Deleted line 7:
Boost controllers can be everything from a simple valve that bleeds off some pressure so that the wastegate only sees a portion of the actual boost (this can be done with a fish tank valve,) to a complete fuzzy logic electronic boost controller. Either way, you need to make sure that your boost gauge is well marked and accurate.
Changed line 9 from:
The general consensus is that if your engine is stock, you shouldn't play with your boost. The internals of the engine just aren't set up to run more than MAYBE another pound of boost.
to:

The Turbocharger Turbine

Deleted line 10:
Remember that if you tweak the boost, you also need to retune your carbs. In an EFI car, the computer will make sure the engine has enough fuel, we don't have that luxury in the non HCI cars.
Changed line 12 from:
The attached spreadsheet is a steady state model intended to provide an insight into the effects of chargecooling on an engine. As you can see, it has been approximated for an Esprit engine using a lotus type water/air intercooler. The specifications shown for the intercooler have not been taken from actual measurements but are an approximation based on visual estimates. Play with the numbers and see for yourself what you can expect
to:
At the end of combustion, as the piston is traveling back up the cylinder, the exhaust valve(s) opens and hot air is forced out of the cylinder. This exhaust is wasted in a naturally aspirated engine, simply being released into the atmosphere. A turbocharger, however, recycles this energy. In a turbocharged setup, the exhaust gases are forced through the turbine of the turbocharger. This causes the turbine wheel to spin.
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The Turbocharger Compressor

The turbine wheel is directly attached to another wheel in the compressor of the turbo. On this side of the turbo, often referred to as the compressor or the "cold" side, the spinning compressor wheel compresses the intake air. This pressurized air is then forced into the engine. Since pressurized air has more oxygen per unit volume (PV = nRT), there is more opportunity for combustion. This additional oxygen can either accompanied by additional fuel for increased power or in some diesel applications, the advantage is in the excess oxygen which allows for cleaner and more complete burning of the fuel, resulting in reduced emissions and increased efficiency.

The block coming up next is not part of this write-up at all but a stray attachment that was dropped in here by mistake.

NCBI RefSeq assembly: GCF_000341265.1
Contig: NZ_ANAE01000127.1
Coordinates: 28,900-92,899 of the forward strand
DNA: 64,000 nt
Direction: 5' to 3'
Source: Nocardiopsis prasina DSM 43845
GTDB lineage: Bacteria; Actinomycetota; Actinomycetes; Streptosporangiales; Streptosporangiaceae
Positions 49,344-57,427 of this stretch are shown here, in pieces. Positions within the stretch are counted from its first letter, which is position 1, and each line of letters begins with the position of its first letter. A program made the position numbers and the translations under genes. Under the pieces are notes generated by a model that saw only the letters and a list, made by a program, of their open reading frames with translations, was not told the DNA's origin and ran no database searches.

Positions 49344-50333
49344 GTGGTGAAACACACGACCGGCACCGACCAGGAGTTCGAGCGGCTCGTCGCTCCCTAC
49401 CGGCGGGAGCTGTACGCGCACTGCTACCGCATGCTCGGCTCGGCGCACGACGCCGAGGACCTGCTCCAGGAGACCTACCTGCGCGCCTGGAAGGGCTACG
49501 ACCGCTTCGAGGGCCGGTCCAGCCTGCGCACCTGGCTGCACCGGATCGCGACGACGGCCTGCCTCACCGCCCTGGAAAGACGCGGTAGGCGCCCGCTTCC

Compression Generates Heat

When air is compressed so that more air can fit in the same volume, its temperature is increased. This is compounded by the fact that the turbocharger is not 100% efficient and generates heat when compressing the air. Since the air is hotter, it is less dense, which means less oxygen is in the cylinder than if the air were cooler. This explains why a 14.7 psi turbocharger gauge pressure will not double the power of an engine. The heat also explains why an engine under boost is more prone to knocking (predetonation or auto-detonation). In order to cool the charged air, an intercooler or water/alcohol injection is often used.

Original Page


The attached spreadsheet is a steady state model intended to provide an insight into the effects of chargecooling on an engine. As you can see, it has been approximated for an Esprit engine using a lotus type water/air intercooler. The specifications shown for the intercooler have not been taken from actual measurements but are an approximation based on visual estimates. Play with the numbers and see for yourself what you can expect

Attach:IC-Design.xls
March 21, 2004, at 01:14 PM by 66.212.205.166
Changed lines 17-25 from:

Intercooler/Chargecooler

When air gets compressed, friction creates heat. A car running 15lbs of boost can easily have a 200 degree increase in temperature. Most turbocharged cars use an air to air intercooler to bring the temperature of the compressed air down. The compressed air flows through a intercooler (which is basically a radiator,) which uses the ambient air to cool down the compressed air before it enters the engine (hot air increases the chance for detonation.)

Since putting an intercooler in the air stream is difficult to do on a mid-engine car Lotus uses a liquid to cool the compressed air (Lotus calls this a chargecooler.) The liquid is pumped in a closed loop from the front (where there is a radiator,) to the engine bay where it passes through the intercooler then back to the front.